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related his theory to its classical and neo-classical sources; and this procedure, I believe, has added to the value of the work, giving it some measure of completeness and coherence. In its present form, consequently, the study would gain significance from being read in connection with almost any one of the historical treatises on poetry, whether of the classical period or of the Italian or English Renaissance, and its contents would then fall into a truer perspective.

The passages from Milton upon which my discussion rests have been appended to it in a classified list (pp. 185314). In some cases, notably under the headings ‘Form,' 'Art,' 'Nature,' and 'Rhetoric,' the references are not exhaustive. The texts I have used in preparing the study, and referred to in its pages, are, for the poetry, that of Beeching (Oxford University Press, 1908), and, for the prose, that of Mitford (Pickering, London, 1851). The sonnets have been numbered as in the Oxford text; the letters and the Prolusions, as in that of Pickering. In a parenthesis after the title of such works in his prose as Milton divided into parts, references are given to these parts. I have made use of the following translations: for the Latin and the Italian verse, those of Cowper, with an occasional citation from Moody; for the Prolusions, (when possible) those given by Masson in his Life of John Milton; for the letters (with a few exceptions where I have substituted, because of their greater accuracy, the translations of Hall), those of Fellowes, given in Symmons' edition of the Prose Works of John Milton, Vol. 1; for The Second Defence of the People of England, that of Fellowes in Symmons, Vol. 6; for A Treatise on Christian Doctrine, that of Sumner. More precise references to these works will be found in the Bibliography. In a few instances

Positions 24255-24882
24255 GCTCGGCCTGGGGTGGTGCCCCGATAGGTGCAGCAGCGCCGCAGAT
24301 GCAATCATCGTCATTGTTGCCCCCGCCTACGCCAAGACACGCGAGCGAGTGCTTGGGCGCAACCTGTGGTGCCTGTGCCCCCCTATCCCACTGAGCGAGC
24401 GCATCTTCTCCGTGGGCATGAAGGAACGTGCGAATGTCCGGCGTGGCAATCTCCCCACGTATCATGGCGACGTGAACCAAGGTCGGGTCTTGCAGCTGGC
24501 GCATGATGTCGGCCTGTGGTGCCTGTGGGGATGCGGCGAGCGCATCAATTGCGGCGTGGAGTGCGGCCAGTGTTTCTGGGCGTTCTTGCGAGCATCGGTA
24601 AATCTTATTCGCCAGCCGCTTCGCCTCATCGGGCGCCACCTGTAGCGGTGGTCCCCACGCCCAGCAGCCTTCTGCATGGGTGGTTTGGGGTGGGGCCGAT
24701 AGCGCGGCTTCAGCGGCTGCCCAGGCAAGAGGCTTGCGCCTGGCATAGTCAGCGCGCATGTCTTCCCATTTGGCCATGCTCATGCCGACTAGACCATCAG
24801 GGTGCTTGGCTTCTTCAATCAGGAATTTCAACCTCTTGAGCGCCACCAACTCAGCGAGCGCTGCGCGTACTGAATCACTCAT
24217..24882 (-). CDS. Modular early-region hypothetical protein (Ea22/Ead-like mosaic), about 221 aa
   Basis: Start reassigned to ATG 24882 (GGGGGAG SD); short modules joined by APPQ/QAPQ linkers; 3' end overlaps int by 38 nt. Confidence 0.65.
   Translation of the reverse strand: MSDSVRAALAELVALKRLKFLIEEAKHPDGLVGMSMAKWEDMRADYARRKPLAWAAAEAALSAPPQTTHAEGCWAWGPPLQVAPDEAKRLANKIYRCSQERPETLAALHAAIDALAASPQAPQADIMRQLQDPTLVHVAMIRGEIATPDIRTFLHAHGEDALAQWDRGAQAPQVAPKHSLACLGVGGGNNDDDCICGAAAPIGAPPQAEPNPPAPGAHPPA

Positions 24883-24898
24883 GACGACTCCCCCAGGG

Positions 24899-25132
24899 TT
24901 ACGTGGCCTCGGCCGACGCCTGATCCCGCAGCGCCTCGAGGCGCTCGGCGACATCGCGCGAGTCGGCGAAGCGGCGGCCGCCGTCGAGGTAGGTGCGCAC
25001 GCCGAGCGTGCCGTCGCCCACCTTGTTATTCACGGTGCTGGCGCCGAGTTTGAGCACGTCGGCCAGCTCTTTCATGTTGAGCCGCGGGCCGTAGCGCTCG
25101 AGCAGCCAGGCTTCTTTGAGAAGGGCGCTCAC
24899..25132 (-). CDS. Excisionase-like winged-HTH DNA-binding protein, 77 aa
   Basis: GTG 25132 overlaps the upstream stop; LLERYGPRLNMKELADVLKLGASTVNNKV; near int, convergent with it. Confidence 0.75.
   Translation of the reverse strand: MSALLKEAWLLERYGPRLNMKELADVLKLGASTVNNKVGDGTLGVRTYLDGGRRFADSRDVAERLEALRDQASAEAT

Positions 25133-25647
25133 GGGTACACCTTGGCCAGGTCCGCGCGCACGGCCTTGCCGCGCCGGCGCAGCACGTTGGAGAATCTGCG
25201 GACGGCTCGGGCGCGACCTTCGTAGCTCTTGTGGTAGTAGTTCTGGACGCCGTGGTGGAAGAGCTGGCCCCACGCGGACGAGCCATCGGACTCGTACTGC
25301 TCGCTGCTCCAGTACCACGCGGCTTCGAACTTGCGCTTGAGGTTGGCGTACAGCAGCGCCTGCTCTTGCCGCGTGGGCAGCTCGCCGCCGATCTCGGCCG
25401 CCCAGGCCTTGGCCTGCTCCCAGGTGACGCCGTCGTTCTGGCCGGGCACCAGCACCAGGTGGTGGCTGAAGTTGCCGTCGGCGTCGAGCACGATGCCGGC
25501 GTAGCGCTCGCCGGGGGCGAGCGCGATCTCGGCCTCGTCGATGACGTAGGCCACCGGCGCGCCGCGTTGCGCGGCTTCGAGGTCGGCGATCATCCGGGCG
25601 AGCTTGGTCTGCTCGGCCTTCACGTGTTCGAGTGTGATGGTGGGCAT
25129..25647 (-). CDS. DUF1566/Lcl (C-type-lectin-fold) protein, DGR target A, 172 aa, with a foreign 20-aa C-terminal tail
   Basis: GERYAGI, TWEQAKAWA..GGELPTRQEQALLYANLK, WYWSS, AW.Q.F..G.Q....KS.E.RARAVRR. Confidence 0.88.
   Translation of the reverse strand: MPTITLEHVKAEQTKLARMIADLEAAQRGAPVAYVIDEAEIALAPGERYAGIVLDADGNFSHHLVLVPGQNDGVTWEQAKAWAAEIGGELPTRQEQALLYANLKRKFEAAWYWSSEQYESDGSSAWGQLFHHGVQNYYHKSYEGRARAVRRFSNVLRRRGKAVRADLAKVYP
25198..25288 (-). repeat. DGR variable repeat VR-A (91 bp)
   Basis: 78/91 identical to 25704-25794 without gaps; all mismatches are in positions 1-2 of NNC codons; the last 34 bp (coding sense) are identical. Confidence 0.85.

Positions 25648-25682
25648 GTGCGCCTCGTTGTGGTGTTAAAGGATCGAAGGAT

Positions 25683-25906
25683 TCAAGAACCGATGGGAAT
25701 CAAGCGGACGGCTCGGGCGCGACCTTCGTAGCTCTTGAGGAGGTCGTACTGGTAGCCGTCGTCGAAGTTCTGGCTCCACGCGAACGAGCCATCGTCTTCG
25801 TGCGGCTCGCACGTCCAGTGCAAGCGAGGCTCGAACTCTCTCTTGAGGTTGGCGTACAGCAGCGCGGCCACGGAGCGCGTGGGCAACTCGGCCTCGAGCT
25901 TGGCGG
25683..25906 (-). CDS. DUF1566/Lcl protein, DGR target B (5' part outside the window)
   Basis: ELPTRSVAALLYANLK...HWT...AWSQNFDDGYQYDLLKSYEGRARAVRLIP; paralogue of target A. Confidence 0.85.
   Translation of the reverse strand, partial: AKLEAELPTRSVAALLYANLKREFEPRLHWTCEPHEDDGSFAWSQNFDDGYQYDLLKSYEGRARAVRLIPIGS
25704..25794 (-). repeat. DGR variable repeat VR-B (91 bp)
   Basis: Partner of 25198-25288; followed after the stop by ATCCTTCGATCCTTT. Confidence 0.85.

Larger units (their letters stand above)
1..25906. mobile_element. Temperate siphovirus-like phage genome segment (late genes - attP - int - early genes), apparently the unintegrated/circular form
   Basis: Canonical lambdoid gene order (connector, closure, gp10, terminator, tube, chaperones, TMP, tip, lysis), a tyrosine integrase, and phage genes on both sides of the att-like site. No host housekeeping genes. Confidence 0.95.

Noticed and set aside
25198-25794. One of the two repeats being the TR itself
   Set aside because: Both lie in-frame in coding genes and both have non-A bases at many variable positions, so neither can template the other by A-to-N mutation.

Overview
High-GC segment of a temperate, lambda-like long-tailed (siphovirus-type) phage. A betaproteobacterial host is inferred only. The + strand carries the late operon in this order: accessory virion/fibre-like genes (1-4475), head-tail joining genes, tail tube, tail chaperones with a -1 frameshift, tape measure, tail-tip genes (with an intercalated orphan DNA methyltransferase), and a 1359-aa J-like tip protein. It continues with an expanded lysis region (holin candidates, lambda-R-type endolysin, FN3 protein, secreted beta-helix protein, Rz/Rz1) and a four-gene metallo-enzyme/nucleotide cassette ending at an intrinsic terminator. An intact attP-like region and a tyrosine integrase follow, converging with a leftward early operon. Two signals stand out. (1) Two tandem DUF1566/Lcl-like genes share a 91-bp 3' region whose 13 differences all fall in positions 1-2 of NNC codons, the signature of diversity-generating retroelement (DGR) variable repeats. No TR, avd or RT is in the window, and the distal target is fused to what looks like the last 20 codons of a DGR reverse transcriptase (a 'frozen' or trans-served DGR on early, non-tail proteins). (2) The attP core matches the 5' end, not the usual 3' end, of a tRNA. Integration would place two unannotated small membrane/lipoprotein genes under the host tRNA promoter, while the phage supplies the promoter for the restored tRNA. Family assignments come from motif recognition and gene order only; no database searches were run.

it has been necessary to supply translations of my own. In quoting the writings of Milton, I have normalized spelling and punctuation, usually taking as a guide for the poetry the Oxford Miniature Milton (1904). In citing other authors, I have not always been consistent in these particulars. With Spenser's orthography, except in his prose, I have not tampered, but that of the sixteenth-century essayists I usually have modernized. Finally, the method of reference, and the abbreviations of titles employed, both in the footnotes of my discussion and in the headings of the Illustrative Passages, have been made clear either in the List of Abbreviations of Milton's Works or in the Bibliography.




All sound aesthetic theory rests upon the assumption of a definite relationship between form and function in a work of art. The theorist, whatever his concern, be it a rosewindow or a bas-relief, a pastoral idyll or a Pindaric ode, may begin with either aspect, and gradually move to the other, but in his ultimate judgment he will merge the two, and see them as one and the same. Accordingly, the fine arts in general, when duly examined, have always been subjected to a twofold investigation involving the structure of the individual masterpiece and its end or purpose an investigation, that is, which from the beginning tends completely to associate form and function. And it appears to be true that the great modern poets, cherishing a philosophical tradition that goes back through Aristotle to Plato, have modified their theory and practice in harmony with a belief in the law of form, and, by conscious endeavor or unconscious emphasis, have led the acute and sympathetic reader to perceive the law in its varied manifestations. Poets deeply imbued with the concept, as were Dante, and Spenser, and Milton, constantly attend to the correspondence between spirit and substance, or, we may say, between form and function, and would have us realize that where, in particular cases, a maladjustment is apparent, accidental causes are at work. If the vision of the sculptor

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